US operator Verizon Communications has responded to press articles suggesting that Verizon, together with AT& T and BellSouth, provided the US National Security Agency with customer phone records in the wake of the 2001 terror attacks.
"President Bush has referred to an NSA programme, which he authorised, directed against al-Qaeda. Because that programme is highly classified, Verizon cannot comment on that programme, nor can we confirm or deny whether we have had any relationship to it," the company said.
However, Verizon went on to say that there had been factual errors in press coverage about the way Verizon handles customer information in general.
"Verizon puts the interests of our customers first and has a longstanding commitment to vigorously safeguard our customers' privacy," it stated.
Verizon added that it will provide customer information to a government agency only when authorised by law for appropriately-defined and focused purposes.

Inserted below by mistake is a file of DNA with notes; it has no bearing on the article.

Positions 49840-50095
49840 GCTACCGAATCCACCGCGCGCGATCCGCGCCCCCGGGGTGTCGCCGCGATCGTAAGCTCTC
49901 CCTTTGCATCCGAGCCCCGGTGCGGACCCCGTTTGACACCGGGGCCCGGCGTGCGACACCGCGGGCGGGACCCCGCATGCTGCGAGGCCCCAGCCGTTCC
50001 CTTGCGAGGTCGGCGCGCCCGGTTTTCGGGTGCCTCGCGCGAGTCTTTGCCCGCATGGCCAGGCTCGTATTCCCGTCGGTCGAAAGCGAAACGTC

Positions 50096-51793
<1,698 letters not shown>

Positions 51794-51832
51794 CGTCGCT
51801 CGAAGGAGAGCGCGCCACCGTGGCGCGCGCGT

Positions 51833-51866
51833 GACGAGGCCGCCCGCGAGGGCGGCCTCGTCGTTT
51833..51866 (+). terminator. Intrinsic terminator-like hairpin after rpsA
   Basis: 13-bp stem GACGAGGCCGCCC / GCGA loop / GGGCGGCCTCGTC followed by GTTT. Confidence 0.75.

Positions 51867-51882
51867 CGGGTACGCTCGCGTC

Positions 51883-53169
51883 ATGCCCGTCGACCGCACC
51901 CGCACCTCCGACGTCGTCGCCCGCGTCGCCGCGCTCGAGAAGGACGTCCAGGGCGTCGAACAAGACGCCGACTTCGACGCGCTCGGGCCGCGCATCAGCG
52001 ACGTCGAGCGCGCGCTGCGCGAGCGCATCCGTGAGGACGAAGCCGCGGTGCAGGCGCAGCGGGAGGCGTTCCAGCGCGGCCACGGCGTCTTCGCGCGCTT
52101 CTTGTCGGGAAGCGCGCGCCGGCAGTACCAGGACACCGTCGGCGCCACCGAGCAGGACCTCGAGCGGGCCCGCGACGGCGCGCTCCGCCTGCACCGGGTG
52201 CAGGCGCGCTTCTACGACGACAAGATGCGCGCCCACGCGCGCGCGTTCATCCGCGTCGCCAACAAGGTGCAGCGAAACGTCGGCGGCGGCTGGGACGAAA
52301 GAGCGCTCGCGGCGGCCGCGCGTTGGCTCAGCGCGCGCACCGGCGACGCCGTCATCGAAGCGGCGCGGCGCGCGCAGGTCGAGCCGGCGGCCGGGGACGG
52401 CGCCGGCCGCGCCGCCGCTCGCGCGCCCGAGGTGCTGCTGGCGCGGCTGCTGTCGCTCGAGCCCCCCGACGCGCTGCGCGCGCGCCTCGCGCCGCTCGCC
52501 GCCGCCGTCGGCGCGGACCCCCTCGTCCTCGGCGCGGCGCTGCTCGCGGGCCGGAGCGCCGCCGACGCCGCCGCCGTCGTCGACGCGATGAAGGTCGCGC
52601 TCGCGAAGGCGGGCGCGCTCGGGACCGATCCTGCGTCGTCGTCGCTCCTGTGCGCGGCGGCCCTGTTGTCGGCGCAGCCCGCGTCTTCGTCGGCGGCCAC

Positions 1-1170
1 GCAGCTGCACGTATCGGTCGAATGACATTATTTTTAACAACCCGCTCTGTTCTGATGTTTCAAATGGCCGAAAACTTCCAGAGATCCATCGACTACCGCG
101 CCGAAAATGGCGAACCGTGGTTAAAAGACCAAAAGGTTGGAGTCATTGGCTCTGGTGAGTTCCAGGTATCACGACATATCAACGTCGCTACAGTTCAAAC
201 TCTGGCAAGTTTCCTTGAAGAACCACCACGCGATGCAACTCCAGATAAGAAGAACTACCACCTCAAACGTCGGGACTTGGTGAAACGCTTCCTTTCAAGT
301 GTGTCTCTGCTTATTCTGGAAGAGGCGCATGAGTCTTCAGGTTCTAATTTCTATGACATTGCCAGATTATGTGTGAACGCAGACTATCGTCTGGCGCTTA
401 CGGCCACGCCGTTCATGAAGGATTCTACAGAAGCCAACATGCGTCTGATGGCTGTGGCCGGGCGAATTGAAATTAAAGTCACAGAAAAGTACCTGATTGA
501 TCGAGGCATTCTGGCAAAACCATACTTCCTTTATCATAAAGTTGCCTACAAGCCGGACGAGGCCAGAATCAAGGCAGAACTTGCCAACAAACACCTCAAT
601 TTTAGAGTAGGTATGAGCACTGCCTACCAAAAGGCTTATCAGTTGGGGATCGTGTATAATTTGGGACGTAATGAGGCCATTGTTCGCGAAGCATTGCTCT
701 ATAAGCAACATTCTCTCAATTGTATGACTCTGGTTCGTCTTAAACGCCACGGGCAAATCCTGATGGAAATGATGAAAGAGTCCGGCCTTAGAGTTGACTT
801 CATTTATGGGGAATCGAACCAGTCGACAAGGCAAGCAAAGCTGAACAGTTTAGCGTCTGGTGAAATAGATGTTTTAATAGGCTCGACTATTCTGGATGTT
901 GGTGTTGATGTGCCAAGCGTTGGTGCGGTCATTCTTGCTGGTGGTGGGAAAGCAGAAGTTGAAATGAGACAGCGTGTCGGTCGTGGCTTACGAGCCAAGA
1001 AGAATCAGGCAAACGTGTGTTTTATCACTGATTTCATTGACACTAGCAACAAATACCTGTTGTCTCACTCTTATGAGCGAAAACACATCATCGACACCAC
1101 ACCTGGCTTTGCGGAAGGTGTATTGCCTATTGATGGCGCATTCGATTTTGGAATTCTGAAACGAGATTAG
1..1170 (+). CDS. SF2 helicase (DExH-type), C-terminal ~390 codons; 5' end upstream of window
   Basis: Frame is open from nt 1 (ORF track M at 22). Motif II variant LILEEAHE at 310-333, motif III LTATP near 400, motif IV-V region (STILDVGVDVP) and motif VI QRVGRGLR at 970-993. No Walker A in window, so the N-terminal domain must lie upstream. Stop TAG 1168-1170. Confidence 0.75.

"When information is provided, Verizon seeks to ensure that it is properly used for that purpose and is subject to appropriate safeguards against improper use," the firm said.
"Verizon does not, and will not, provide any government agency with unfettered access to our customer records, nor provide information to the government under circumstances that would allow a fishing expedition."
Qwest Communications was also named as one of the targets for the eavesdropping project, but is understood to have been the only one to reject the NSA's request.
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